Jordanians On The 100 Most Influential Arabs List

Arabian Business published its 100 Most Influential Arabs list, and only 3 Jordanians made the cut. Wadah Khanfar, who runs Al Jazeera (all of it) at only 38 years old, is ranked 8th, while Fadi Ghandour of Aramex ranks 82. Emad Hajjaj however, is a new entry on the list, and now ranks 43, with the publication calling him “one of the most, if not the most, renowned social and political cartoonists in the Arab world.” Prince Alwaleed ranks first, for the fifth time in a row.

Meanwhile, Nadine Labaki, who wrote, directed and starred in Caramel (Sukar Banat) is the most “powerful Arab woman” and “most powerful Lebanese”, ranking 5th on the list. Ok, she’s attractive and pretty talented too, but I still have no idea how she scored that gig or why, for that matter, she outranked Dr. Michel Obeid, who came as close as it gets to curing cancer and still ranked 7th for God’s sake!

Or how about Hassan Nasrallah, who didn’t make the list of 100 people at all. I’m not his biggest fan but he undeniably tops the list in Lebanon, the Arab world, and is in close competition for the first spot.


  • Well, you miss Hassan Nasrallah – I miss _any_ politician. Any! Not a single entry in the category “politics & economy”. But a football player is ranked second. And half of the important Arabs own a bank or something like that.

    Another problem is that the list includes 42 newcomers – isn’t that a bit much? I don’t think all these guys made there money in the last 12 months…

    (oh, finally I found somebody you could list at politics. Mohammad el-Baradei, but he’s listed at “Energy”. Maybe I missed some others, I’m not into Arab politics…)

  • Wait, so King Abdullah is less influential than a cartoonist? I mean, he’s a good cartoonist and all, but…

  • I have about last years’ list in my blog and I still believe that the most influential Arabs are Bin laden, Zawahiri, Qardawi, Amr Khaled, Nassrallah and Ismail Haniyyeh. This is a true reflection of the miserable state of the Arab World.

  • What is the scientific measure of “infuence”, anyway?

    Actually, a better question, what is the scientific unit of “infuence”….?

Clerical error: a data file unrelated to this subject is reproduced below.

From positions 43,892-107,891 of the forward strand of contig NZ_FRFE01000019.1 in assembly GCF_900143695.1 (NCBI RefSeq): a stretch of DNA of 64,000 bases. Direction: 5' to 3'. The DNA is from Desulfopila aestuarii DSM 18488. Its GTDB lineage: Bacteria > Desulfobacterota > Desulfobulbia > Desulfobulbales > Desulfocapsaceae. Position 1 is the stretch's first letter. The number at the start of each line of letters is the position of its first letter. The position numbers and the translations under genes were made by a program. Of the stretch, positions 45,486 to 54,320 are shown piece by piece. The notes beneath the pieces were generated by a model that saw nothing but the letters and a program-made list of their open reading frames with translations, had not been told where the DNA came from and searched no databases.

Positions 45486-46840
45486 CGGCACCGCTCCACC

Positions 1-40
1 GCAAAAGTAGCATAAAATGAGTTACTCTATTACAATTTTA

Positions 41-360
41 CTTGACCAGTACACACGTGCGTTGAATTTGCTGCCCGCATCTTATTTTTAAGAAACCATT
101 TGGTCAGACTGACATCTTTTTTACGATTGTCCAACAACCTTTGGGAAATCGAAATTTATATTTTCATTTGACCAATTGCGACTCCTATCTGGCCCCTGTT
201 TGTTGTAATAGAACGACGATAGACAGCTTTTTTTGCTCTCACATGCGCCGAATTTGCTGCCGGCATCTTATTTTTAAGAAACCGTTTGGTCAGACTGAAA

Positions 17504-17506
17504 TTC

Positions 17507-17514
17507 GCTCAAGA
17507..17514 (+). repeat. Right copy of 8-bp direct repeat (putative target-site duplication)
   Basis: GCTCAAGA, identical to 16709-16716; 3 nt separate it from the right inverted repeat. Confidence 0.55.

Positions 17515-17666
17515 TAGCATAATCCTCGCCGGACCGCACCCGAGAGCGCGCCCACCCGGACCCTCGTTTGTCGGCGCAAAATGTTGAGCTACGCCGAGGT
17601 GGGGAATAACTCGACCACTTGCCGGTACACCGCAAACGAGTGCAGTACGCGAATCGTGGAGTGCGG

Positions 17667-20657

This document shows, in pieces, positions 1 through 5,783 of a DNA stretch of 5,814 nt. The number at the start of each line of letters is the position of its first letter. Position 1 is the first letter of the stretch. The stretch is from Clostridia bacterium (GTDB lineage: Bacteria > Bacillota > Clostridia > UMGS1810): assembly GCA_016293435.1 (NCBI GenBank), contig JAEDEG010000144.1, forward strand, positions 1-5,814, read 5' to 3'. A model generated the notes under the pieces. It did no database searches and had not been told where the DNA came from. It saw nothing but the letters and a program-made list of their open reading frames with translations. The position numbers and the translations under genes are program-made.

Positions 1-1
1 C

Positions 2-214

How about “Inspiring Devotion In the Desperate, Outcast or Tragic” Or Idiot, for short….. “Ah, that Sheikh Maktoum has a influence power of 2.3 million IDIOTs.”

    Works well, no….?

  • How do they decide? What is the criteria?
    I agree with Moey, this is a weird list!
    (I was very disappointed to see that they haven’t got a photo of Emad Hajjaj! Why?? I need to put a face to the name!)

  • I’m happy that in the least there isn’t Nasrallahl I instead am happy 4 Nadine Labaki and Rajaa Al-Sanea.

  • Mo, influence is mainly linked to having an impact on people’s lives and behaviour as well as the conditions of states and commujnity. No other Arabs have had more impact than the lovely cheerful list I mentioned earlier.

  • Lists and rankings on them are always weird and skewed because by default a specific target audience participates in the ranking – and that has limitations. HOWEVER… I find this one quite interesting and I love that a filmmaker, a cartoonist, a fashion designer and a poet rank high up!

    Never underestimate the power of culture and art and their makers to blaze a trail of change on the ground! Cultural leaders can lead change and mobilize thought and action in incredibly powerful and relevant ways. And that is why we should focus on creating more and investing in our intellectual capital, rather than waiting to follow a suffocating political discourse in the delusion that it will reveal with solutions.

    Happy creating! In the final analysis, that’s all we leave behind.

    So the question to ask is: what do we want our legacy to be? 😉

  • Batir,
    Actually it depends on how you define influence. What kind of impacts did those people have? Is it political or economic or maybe a mix of both? I would say that they have a great psychological impact but not influence. When we say inflluence the first thing I think of is something being changed, and the list you gave didn’t change anything, they simply manifest already existing trends in our societies. My list would include: corrupt officials, lack of democracy and freedom speech, weak and crumbling educational systems, and all the people that are responsible but not accountable for their failures that changes everyone’s life. That is my cynical list, if oyu want the positive one, you have to look into communities and ask the people.

  • anything driven by oil money is suspect. for one, oil money means Lebanese brains at work. and the Lebanese are the most sectarian, biased, unfair people in the arab world.

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